As humans it is an innate and universal habit when confronted with a new thing, word or person to immediately hunt our range of knowledge for some comparison for it: this is how we learn language, identify faces in crowds and so on. It is how we learn a second language – by finding parallels from the one already known.  It is how we change a stranger’s status to that of friend: we liken their face, character or habits to ones familiar to us.   But when our existing repertoire returns a ‘null result’ to that instant and instinctive search, natural  responses veer  between panic, dislike, suspicion, self-deception or a feeling experienced as boredom-distaste, to (by far the rarest) an intelligent curiosity: a desire to widen our own repertoire to a point where the hitherto unparalleled phenomenon is contextualised and in that way becomes among things ‘familiar’ to us.  Consider how people react to a piece of abstract expressionism and you’ll get the idea.

Or perhaps a better illustration is the  way European scientists reacted on receiving the first specimen of an Australian platypus.  There was no one creature known to European science with which the creature could be compared, no genera or species to provide its context.   So the scientists (naturally) compared it, as best they could, with what they did feel comfortable with:  they saw the bill as a ‘duck’s bill’, the tail as ‘like a beaver’, the feet as ‘like an otter’… and concluded the specimen a fake, made by stitching together bits of a duck, a beaver and an otter. Naturally. Just so, those only comfortable with some aspect of European history and culture form their ‘Voynich theories’ within those same parameters, and then hunt only within their comfort zone (sometimes as limited as one medium and one small locality) for items which they might ‘match’ to some detail in the manuscript.

The aim in such cases is not to elucidate the original, but to claim it ‘not really unfamiliar’; stylistics are ignored; context; no effort made to explain (for example) a whole theme or even a whole diagram, detail by detail or to test theories or alleged matches against what is known about history or art or codicology or palaeography or …  anything else.  Classic example: the [so-called apothecary jar] container from the Vms supposedly ‘compared’ with the printed image of a German Christian ritual vessel. This is pareidolia. And over-literalism, too. It serves just one purpose, to offer a subliminal advertisement for a ‘Latin-German Christian’ theory. Which is not to say that whoever devised the ‘pairing’ did not believe it themselves. Comfort-zone.

Once the European scientists’ own horizons widened, once they set about to learn more, their personal, innate, instinctive, panic-responses ceased. They no longer needed to insist the thing was ‘really’ familiar, because they had worked to become familiar with the context in which it belonged in fact.  Since this understanding cured the ‘null’ reaction, the natural and essentially defensive responses were no longer needed. They could see the thing as it was without stress and without the equally instinctive urge to express hostility to the provider of that first disturbing specimen.  They stopped attacking his motives and character.  Such attacks, like inane ‘scoffing’ are common means to express hostility of such a kind, though one must admit that not a few Voynich narratives are amusing.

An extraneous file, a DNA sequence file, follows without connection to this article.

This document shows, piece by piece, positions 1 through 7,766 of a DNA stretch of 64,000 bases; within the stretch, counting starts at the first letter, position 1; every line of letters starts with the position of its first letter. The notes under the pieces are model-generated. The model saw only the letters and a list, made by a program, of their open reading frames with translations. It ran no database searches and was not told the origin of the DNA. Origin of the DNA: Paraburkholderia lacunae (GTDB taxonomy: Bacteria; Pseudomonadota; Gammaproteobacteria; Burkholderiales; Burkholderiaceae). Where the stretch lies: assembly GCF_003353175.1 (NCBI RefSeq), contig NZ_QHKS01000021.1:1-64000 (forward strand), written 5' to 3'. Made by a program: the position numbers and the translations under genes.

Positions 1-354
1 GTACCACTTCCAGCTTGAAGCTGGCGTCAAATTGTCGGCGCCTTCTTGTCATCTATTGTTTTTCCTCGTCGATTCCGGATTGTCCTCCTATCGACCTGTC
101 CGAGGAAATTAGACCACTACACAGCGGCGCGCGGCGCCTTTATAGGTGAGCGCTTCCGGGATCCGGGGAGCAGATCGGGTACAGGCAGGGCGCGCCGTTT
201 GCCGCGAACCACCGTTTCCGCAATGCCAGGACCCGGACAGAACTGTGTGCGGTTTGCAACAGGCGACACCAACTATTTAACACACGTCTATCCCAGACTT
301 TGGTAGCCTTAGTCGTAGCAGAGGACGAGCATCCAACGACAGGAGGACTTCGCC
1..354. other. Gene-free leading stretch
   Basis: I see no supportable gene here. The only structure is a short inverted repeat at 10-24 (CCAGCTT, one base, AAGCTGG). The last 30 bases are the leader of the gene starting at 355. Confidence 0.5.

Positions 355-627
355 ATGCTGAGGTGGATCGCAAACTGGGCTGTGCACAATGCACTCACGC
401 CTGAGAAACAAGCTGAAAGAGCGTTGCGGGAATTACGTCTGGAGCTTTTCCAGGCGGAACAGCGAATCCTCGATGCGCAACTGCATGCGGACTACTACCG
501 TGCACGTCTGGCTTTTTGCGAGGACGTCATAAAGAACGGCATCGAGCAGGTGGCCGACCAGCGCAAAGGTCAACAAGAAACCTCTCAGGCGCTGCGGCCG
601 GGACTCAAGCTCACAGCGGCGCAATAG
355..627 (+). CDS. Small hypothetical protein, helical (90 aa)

The way to pass safely between the Scylla of plodding literalism and the Charybdis of pareidolia is, simply,  to know more. Ask questions. Do the hard yards. Cross-examine yourself  at every step. Make yourself your best-informed and sternest critic.  Doesn’t matter if others think your ideas plausible. As Feynman says:

“It doesn’t make a difference how beautiful your guess is. It doesn’t make a difference how smart you are …[It doesn’t matter how many are willing to believe, either.]  If it disagrees with experiment, it’s wrong. That’s all there is to it.”


What is not  explained about the image of Orata, by the words of Valerius nor of Pliny is why Orata’s “pensilia balinea” are here given the form of a basket woven from straw, or from  sea-grass or something of that sort. The detail shown (below, left) tells us that in medieval Latin Europe baskets of this type were known, but whether ever made so large as that in the Harley manuscript image we may never know; such objects rarely survive the centuries.

  • Terms for baskets in Latin and Old English are on a page at Wyrtg’s site.


“Pensilia balinea”

Most modern commentaries cross-reference Valerius’ pensilia balinea  with  Vitruvius‘ description of Roman baths, and take it that Orata’s invention was not “suspended baths”of the sort envisaged by the Harley image, but those piers (suspensura), sometimes of stacked blocks called suspensera, by which the floor of a Roman baths was ‘suspended’.

While I cannot follow Fagan in some of his enthusiasms, I think he has the right of it, and is in harmony with the fifteenth-century translator and illustrator, to the extent he says:

I believe that Orata’s … invention was used in connection with fish-raising rather than with human bathing. Orata was widely known as a fish-farmer, and may even have derived his cognomen from the practice. Tellingly, all the sources mentioning Orata [and] his pensiles balineae together strongly imply a connection between the device  and Orata’s fish-farming business; in fact, Orata and his pensiles balineae are never explicitly linked to baths for human use. Furthermore, Pliny’s notice appears in the general context of a section on men who invented fishponds….(p.59)